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In certain Area of Operations you will not be able to get into the perfect sniper position (Prone/Bipod Supported). Especially if you find yourself in a Building to Building Sniping Scenario. In this I will be going down a list of Firing Positions, and equipment that can enhance the stability of each.

Bipod Supported Prone:
This is the classic sniper position, being that it offers the 4 points of contact (Usually we end up with 3 points). In a regular BSP, you would have contact with two bipod legs on the ground, and the butt of the rifle firmly held to your shoulder. In the optimal position you would also have a monopod in the rear of the stock, but many airsoft rifles do not come stock with these.

Without the monopod, I instead put my left elbow onto the ground and bend my forearm back to the position the monopod would be to hold up the rifle. This offers the 4th point of contact, which will help stabilize the rifle.

There are other items that can be used such as non weapon mounted bipods.

In airsoft shooting you do not have the same recoil as in real rifles, so your leg placement isn't all that important. The proper way is to have your legs equally spread apart, with the inside of your foot lying on the ground. You should be able to make an imaginary line that completes a triangle.



Indian Style/Self Or Buddy Support:
This is a position that works well in quick engagements, and if the target is sitting at a higher elevation. You can rock back in your hips and get more angle onto the muzzle from this position.

In a situation without a spotter, you can either use a sling to tighten and stabilize the rifle yourself. Putting tension on the rifle to keep it from moving. Rest your elbows on your knees to make the position stable.

With a spotter, it is easier most of the time. A good in sync sniper team has their "Lingo" to effectively talk. You need to take breaths in unison! The spotter will sit basically in your lap and you will rest your rifle on his shoulder. The spotter needs to take hold a bipod leg, or any part of the rifle in front of his shoulder, once again adding tension to the rifle where it increases stability.



Kneeling/Self,Buddy, Or Object Support:

This position is used when you either have cover in front of you, or something impedes you from prone supported. This style of engagement is good for level shooting.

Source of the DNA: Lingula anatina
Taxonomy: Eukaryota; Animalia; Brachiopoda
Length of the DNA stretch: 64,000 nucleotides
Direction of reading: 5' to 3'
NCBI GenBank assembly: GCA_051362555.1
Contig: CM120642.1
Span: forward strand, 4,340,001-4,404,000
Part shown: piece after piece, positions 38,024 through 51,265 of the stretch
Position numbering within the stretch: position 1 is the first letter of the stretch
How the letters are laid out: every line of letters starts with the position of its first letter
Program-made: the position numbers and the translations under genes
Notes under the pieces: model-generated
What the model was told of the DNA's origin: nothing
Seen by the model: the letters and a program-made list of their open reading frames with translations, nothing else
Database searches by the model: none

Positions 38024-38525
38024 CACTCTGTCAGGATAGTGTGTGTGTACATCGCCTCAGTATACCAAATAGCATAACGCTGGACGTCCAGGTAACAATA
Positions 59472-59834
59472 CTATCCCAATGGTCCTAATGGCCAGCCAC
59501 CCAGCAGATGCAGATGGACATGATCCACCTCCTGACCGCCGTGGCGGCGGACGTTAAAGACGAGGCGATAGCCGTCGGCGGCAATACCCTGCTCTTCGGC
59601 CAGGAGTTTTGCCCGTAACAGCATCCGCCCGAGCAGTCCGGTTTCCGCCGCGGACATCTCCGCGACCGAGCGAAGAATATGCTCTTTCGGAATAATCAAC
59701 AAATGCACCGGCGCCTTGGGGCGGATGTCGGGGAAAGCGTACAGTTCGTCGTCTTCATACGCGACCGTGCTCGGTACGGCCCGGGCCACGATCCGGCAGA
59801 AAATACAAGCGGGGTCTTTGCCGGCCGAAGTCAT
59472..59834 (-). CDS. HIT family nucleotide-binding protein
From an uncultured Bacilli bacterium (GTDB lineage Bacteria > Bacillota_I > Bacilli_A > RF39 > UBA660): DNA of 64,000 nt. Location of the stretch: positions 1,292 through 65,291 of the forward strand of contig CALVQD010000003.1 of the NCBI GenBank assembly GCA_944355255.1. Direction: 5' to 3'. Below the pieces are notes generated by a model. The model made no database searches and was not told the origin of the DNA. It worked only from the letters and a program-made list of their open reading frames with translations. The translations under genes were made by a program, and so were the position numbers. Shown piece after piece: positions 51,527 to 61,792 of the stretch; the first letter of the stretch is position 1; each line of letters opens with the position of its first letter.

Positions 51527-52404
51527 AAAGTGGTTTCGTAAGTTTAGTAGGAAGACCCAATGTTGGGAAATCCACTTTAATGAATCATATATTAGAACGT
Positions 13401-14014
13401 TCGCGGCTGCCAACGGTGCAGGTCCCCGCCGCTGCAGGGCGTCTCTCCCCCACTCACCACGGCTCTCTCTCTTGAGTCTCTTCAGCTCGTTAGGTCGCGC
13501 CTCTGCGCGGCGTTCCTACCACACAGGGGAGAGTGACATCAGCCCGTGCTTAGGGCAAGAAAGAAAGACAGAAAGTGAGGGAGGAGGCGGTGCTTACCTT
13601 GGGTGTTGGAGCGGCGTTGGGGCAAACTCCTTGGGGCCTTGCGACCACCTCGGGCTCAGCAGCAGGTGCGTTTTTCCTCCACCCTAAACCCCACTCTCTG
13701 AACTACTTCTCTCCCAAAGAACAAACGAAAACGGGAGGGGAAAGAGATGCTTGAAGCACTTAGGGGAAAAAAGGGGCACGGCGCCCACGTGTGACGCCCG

If using self support you must first get in the proper kneeling position which offers the proper bone support to make it stable.



Once again if you have a spotter you can rest the rifle on his shoulder, and he will be able to pull on the rifle

If you have a building or something similar, or maybe a low wall in front of you. You can rest your rifle on that while in this position to add stability
*Note: If its a window, then be careful to not expose your barrel out of the window.*

Other objects that can be used our modified camera tripods or the new product seen at Shot Show 2012, the Hog Saddle.

Standing Self,Buddy, Or Object Support:
Standing is a position you should only take the shot in if that's the only way. The rifle is farther from the ground so it offers less support.

If you are using self support, you want to use the accurate rifle shooting position. This gives you the most amount of stability you can get in this position alone.



Buddy Support on this just takes place the spotter again in front of you, holding rifle down, acting as a brace.

An object would be similar to a car door. Medium sized wall. Basically anything that allows you to rest the rifle on and take the weight of it.

A key to sniping is being innovative and matching the situation with the proper positions. Come up with things in the field, and work with your spotter or your team. Just make sure you have optimal stability in which ever position.
 
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